Warming Hut reflects international attention
Fifth entry for the Faculty of Architecture
The fifth annual Warming Huts Art & Architecture Competition is is changing the river trail landscape. On Friday, January 30, the designs were unveiled, which included entries from across Canada, one from Mexico, as well as an art installation from Norway. This year is also the fifth entry from the Faculty of Architecture with students from the environmental design program participating in the unlikely celebration of winter.
“The frozen rivers are one of the most fantastic public spaces that I’ve ever encountered and the warming huts really activate that space and allow for a celebration of Winnipeg winter,” says Ralph Stern, dean of the Faculty of Architecture. “The warming huts make the community much more aware of the importance of design in activating public spaces, even those that might not necessarily be understood in terms of their full potential. So it enhances and celebrates and, in the best of all senses, it can bring together a community around shared values.”
What’s of special importance this year is that all of the students involved in this particular entry are from other places than Canada. On the team this year there are two students from China and one from Brazil with their entry “Mirror Cloaking.”
Participating in the warming huts competition, “Positions the faculty in terms of its growing international connectivity,” says Stern. “And I think it’s wonderful that students from all over the world now are essentially coming here and are involved in the celebration of winter weather in Winnipeg.”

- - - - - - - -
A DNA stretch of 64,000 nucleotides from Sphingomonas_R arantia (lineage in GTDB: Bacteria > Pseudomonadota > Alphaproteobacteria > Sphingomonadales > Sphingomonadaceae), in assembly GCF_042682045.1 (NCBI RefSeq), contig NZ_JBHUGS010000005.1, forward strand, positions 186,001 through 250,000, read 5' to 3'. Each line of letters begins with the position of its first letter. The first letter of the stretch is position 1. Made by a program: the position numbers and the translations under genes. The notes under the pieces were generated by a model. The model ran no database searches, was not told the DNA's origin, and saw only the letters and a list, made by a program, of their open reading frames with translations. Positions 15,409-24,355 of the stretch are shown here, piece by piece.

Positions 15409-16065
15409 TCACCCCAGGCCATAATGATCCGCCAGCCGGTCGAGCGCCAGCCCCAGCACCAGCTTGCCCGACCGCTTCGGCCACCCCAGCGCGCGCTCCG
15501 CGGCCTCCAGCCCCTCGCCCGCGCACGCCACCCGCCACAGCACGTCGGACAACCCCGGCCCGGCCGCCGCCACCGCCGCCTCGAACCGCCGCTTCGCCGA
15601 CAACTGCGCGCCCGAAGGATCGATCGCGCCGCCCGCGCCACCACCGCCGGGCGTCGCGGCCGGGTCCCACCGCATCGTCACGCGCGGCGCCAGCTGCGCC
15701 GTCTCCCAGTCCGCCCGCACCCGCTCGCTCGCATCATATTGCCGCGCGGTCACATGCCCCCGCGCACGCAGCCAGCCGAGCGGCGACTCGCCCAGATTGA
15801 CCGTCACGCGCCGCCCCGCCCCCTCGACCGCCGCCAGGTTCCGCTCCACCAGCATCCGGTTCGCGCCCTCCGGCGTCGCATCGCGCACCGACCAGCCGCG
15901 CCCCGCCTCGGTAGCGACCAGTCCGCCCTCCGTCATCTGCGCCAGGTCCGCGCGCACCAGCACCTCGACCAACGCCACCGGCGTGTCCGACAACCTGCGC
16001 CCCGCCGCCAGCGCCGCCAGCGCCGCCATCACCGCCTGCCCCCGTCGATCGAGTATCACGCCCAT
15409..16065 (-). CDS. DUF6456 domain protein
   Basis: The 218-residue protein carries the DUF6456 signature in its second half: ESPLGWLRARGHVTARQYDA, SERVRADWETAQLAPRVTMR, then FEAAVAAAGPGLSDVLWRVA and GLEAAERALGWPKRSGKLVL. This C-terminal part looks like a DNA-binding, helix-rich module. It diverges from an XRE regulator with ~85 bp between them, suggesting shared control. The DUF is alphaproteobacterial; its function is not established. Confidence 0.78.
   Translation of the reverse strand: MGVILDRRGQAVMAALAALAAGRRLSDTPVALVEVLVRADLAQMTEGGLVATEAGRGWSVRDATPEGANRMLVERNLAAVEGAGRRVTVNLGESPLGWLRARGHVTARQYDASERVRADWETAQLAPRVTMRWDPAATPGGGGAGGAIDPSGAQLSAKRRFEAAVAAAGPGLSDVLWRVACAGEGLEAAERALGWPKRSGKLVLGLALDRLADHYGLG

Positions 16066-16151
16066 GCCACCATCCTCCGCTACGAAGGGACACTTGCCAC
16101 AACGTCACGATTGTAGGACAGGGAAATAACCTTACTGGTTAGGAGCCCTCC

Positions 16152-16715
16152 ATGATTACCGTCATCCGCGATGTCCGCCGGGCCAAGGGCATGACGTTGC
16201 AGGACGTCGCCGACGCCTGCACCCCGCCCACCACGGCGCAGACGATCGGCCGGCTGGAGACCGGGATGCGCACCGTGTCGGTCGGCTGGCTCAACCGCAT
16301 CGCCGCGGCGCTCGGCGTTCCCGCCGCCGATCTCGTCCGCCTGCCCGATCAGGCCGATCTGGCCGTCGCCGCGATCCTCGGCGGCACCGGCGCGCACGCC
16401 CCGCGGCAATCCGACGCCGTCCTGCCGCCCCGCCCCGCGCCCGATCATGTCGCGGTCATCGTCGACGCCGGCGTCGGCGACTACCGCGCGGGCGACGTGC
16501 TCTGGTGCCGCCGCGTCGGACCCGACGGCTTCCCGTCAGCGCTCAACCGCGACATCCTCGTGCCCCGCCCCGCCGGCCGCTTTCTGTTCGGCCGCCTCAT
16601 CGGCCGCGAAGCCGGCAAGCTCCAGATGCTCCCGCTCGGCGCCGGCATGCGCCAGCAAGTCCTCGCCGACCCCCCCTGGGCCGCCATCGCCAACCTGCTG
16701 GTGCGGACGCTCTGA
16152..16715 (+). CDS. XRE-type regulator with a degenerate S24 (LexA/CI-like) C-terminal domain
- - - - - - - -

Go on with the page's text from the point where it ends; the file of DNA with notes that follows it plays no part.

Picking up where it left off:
Indeed, the warming huts competition is increasingly building an audience from outside of Winnipeg, even expanding beyond Canada’s borders. Articles on sites like Gizmodo and in the New York Times have placed Winnipeg on the map as an unlikely winter destination.
Carol Eckstein and her husband Marty are from Chicago. They saw the piece in the Times and decided to check out Winnipeg for the first time.
“We came to Winnipeg for the weekend for the skating, and the enjoyment of winter, combined with the architecture and museums and food, which we read about first in the New York Times,” says Carol.
“We hope to see a number of the huts on our first skate. It’s really exciting. What a great concept. I think it makes the outdoors more accessible. My husband loves to skate. We also like art and museums, and design and architecture so we thought it was a great combination.”
The warming huts are drawing more and more visitors from outside Winnipeg. Sara Donaldson came from Minneapolis to check out the river trail.
“I love two things about this. I love being able to skate as a form of transportation because normally we skate in circles and there’s something very magical about being able to move to another location on skates. I also love that Winnipeg embraces their northernness. You know, if you’re going to be cold, then lets have a lot of fun with cold and that’s what’s happening here,” Donaldson says.
Not only are people coming to the warming huts, but warming huts and its concept are sprouting up across the continent. Similar competitions are taking shape in both Boston and Toronto. A previous entry from the Faculty of Architecture is even going to Ottawa for yet another event spinning off of the Winnipeg idea.
“I think in many ways there is an increasing realization of the importance of celebrating winter. Since Winnipeg seems to be the nexus of underscoring that, it’s nice to have people following Winnipeg,” says Stern. “The warming huts give [students] a fantastic opportunity to test out ideas, to see what it means to realize ideas and to see a direct impact that their ideas — already as undergraduate students — can have in the public realm.”[rev_slider warminghuts]